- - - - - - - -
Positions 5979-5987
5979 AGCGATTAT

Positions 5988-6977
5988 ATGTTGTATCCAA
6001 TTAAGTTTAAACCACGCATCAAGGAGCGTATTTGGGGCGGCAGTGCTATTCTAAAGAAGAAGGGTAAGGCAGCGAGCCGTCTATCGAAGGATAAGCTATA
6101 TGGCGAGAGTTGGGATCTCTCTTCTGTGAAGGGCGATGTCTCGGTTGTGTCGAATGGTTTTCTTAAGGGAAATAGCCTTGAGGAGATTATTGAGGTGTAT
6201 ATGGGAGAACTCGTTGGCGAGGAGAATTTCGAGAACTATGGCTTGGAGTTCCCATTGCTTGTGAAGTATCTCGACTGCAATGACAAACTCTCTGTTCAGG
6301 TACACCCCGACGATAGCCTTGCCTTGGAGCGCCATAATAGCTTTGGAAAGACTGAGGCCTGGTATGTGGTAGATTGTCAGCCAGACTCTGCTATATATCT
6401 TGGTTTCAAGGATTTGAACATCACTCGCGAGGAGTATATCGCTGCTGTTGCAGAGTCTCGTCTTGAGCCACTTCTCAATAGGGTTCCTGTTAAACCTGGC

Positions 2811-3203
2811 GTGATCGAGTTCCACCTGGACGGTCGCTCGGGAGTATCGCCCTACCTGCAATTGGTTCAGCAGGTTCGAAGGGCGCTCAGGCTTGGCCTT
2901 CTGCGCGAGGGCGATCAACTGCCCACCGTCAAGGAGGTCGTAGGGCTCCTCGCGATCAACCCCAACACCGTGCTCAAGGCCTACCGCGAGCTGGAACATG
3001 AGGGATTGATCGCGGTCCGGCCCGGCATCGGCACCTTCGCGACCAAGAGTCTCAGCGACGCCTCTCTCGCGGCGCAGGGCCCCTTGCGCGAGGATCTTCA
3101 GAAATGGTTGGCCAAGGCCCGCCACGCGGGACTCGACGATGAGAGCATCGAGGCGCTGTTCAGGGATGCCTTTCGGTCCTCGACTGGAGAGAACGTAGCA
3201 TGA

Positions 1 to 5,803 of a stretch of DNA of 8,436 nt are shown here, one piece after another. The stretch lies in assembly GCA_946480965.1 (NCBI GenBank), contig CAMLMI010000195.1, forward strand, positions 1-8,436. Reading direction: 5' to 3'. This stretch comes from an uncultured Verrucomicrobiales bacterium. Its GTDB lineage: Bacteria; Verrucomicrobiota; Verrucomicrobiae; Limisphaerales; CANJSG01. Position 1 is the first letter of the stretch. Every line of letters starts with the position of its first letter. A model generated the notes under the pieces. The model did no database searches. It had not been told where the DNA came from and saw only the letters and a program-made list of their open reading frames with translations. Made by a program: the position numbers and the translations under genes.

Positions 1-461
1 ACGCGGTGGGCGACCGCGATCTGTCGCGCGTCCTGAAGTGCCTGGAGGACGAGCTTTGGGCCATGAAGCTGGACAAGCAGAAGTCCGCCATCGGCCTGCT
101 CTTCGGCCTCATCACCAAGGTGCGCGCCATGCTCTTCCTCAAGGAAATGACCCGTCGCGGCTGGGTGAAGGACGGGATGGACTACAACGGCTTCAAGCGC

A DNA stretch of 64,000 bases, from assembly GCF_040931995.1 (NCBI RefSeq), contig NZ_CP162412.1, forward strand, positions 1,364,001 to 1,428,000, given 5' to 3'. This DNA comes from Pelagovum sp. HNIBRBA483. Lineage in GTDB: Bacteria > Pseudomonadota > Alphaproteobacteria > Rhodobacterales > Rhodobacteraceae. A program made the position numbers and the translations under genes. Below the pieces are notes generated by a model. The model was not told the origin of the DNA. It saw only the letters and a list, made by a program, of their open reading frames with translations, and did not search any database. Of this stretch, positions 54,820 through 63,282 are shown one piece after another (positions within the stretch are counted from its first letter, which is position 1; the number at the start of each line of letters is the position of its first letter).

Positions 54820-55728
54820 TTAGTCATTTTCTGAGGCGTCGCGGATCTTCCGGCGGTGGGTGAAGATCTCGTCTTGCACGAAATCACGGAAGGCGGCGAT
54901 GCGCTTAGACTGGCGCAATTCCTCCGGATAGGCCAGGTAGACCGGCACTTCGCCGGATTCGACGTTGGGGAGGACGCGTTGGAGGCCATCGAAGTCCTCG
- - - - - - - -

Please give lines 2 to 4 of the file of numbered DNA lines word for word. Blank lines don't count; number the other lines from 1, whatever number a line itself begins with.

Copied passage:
5979 AGCGATTAT

Positions 5988-6977
5988 ATGTTGTATCCAA